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  • rmacculloch

Do Newsroom's staff think they're culturally superior to the rest of us? Are they arguing that Amazonians & other Indigenous Societies are "Philistines"?

Can't remember the last book by a Kiwi author you read? Think the NZ government should spend less on the arts in favor of helping the homeless? If so, as far as Newsroom is concerned, you probably deserve to be called a cultural ignoramus & philistine. This past week it targeted MP Todd Stephenson, ACT's Spokesperson for Arts & Culture, in a "Gotcha" interview. Here is an extract:

Newsroom: So government funding of, say, literature, how do you feel about that? Would you rather it be done privately? Stephenson: Absolutely. I want people to support things that they value and want to either purchase or go and see. Newsroom: But that money isn’t forthcoming. That’s one of the reasons why there is government funding of the arts. Stephenson: "Well .. we would give back more money to people so they can actually value things that they find creative & invest in and purchase them and attend them". Newsroom: That way lies philistinism .. But you don’t have individual tastes yourself, do you? You’re kind of an arts ignoramus, really, by your own reckoning.

The one who comes out of this interview badly for their ignorance about the relationship between government arts funding & culture is Newsroom, not Todd Stephenson. What is Newsroom's argument? That there was no culture & art in NZ before the British established a tax & subsidize government? That Amazonians in South America today are Philistines since they live outside a system of public arts funding? As for JK Rowling, the author of Harry Potter - she wrote it whilst a bankrupt, unemployed single mother. Now she's the richest woman in the UK. Was African American soul, jazz & blues music subsidized by the State? It would be insulting to even suggest so. How much public subsidies does the motion picture industry in America get? Around zero. Was Van Gough subsidized? Yes, by his brother.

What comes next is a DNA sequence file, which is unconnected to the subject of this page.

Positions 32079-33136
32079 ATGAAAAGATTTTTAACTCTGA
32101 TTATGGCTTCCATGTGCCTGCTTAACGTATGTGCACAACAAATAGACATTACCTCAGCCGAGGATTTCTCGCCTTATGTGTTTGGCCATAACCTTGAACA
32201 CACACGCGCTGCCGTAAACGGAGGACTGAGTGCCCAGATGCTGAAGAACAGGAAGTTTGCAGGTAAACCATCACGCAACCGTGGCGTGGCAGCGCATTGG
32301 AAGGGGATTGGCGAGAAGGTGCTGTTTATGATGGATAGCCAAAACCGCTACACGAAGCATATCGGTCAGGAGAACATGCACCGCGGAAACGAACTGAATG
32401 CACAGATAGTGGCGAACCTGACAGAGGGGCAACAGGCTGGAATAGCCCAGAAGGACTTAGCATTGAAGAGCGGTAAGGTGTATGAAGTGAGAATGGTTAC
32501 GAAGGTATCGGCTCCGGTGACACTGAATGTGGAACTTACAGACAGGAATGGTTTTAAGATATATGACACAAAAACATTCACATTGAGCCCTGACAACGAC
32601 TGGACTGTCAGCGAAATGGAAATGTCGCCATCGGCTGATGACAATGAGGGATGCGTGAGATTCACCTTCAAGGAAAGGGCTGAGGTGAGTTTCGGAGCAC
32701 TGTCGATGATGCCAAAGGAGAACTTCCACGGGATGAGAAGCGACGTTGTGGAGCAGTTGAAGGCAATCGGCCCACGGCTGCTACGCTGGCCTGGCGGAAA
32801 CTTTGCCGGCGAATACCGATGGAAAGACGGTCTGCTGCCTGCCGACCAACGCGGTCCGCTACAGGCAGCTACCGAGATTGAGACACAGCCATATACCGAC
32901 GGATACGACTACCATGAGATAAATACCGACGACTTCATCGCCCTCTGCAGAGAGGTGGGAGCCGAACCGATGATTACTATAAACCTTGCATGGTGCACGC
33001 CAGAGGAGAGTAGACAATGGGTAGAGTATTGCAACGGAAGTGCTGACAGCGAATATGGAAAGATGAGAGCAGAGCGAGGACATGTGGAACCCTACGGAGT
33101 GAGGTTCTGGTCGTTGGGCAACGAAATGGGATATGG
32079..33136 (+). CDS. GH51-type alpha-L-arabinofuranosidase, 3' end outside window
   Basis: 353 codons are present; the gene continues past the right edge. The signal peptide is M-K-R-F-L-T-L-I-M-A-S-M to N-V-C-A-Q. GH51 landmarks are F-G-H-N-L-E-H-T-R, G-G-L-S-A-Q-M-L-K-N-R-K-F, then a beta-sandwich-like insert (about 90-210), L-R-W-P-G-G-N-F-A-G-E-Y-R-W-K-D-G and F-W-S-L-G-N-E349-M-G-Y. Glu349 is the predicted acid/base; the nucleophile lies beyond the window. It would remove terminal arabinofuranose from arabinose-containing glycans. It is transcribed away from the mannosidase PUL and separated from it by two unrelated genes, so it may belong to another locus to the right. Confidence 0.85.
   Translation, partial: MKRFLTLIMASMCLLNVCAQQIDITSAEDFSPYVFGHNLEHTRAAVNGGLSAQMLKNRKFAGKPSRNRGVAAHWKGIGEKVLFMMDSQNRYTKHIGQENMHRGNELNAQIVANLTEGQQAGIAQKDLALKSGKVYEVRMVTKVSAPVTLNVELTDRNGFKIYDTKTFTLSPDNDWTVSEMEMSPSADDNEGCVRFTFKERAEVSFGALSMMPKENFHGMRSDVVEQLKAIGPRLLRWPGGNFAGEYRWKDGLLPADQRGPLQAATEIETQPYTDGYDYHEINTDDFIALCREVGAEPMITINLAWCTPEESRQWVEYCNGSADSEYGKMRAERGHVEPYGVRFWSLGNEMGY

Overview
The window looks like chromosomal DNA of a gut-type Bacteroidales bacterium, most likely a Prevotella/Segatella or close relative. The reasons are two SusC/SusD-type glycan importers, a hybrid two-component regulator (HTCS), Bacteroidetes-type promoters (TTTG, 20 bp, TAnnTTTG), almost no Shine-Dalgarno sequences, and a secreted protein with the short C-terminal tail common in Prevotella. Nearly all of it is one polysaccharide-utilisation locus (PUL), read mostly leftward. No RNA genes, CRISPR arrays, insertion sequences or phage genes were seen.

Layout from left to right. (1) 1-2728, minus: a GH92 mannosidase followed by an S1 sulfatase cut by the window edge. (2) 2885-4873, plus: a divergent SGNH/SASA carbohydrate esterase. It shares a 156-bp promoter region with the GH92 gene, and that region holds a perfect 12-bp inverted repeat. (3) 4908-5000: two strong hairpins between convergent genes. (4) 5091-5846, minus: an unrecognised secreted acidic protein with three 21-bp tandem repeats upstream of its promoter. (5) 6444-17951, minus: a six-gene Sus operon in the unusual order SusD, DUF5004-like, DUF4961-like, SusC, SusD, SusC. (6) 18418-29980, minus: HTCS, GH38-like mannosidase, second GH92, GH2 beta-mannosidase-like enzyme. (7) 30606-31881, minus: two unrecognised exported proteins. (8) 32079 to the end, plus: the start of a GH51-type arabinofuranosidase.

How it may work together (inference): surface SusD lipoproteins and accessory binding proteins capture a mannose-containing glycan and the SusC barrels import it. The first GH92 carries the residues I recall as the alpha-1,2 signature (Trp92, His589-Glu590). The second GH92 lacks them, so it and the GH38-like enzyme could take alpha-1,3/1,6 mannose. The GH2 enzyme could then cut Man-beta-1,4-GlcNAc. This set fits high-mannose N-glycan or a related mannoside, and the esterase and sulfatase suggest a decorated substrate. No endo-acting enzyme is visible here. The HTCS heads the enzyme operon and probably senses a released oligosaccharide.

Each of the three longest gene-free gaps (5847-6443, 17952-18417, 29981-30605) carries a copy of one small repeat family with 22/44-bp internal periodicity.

On a more academic note, whether the government should subsidize the arts is part of a long-standing debate in economics - with much disagreement about the best policy. Many years ago, The New York Times reported on a Symposium organized by the Metropolitan Museum of Art on the topic. The name best known for arguing the arts should not be subsidized was William Baumol at Princeton University: "Just why do you & I when we visit a museum or attend a performance of modern dance deserve to have our enjoyment subsidized? Do we really have such special merits that we deserve to be fed at the public trough when others who consume only more worldly goods deserve to be turned away?". Ironically, one reason for the Symposium happening, said Michael Walzer, Professor of Social Science at the Institute for Advanced Study in Princeton, "is anxiety that there really isn't a good case to be made".

Baumol, the author of Performing Arts: The Economic Dilemma noted that it was relatively affluent members of society who benefited most directly from arts subsidies, in what he said was a "reverse Robin Hood redistribution", taking from the poor & giving to the rich. The most skeptical reaction to the arguments for public subsidy is from Robert Nozick, Chairman of the Philosophy Department at Harvard. He called the thesis advanced by Ronald Dworkin, Professor of Jurisprudence at Oxford - that high culture is important because it spills over into the society - "the trickle-down theory of culture" and questioned whether the arts were in fact in such short supply that they required a subsidy.

As for Todd Stephenson, he was born in Lumsden, Southland. His parents met in Te Anau - his mother a hostess on the boat taking people to the glow worm caves & his dad a guide in the caves. He graduated with a law degree from Otago, having read hundreds of articles & books by NZ authors in the legal profession, as well as many others. He recounts, for example, that "in the same year I started university, Sir Roger Douglas had published Unfinished Business .. It was over those early years of university that I discovered what I believed in, that I was a classical liberal ..". Is his South Island heritage too ordinary for Newsroom? Is someone who goes to cafes in Thorndon in Wellington, or Ponsonby in Auckland, who attended nice schools & read Katherine Mansfield, culturally better suited to be an Arts Spokesperson more than a straight-shooting Lumsden boy in Newsroom's view?

Given that Newsroom's "partners" include the Universities of Auckland, Victoria & Otago, which means part of the teaching & research income I bring into Auckland goes to funding it, I take an interest in what it writes. On that note, sorry, I have to stop writing. I don't have the time to do a leftist Anti-ACT "Gotcha" interview like Newsroom - I have to teach 140 students now to generate fee income to pay Newsroom salaries. By the way, its article was not art. It adds nothing to NZ culture, only a one-sided, biased view of the issue of public subsidies for art - not a debate about the pro's & con's, which is what the New York Times journalists & The Met Museum took the bother to do.



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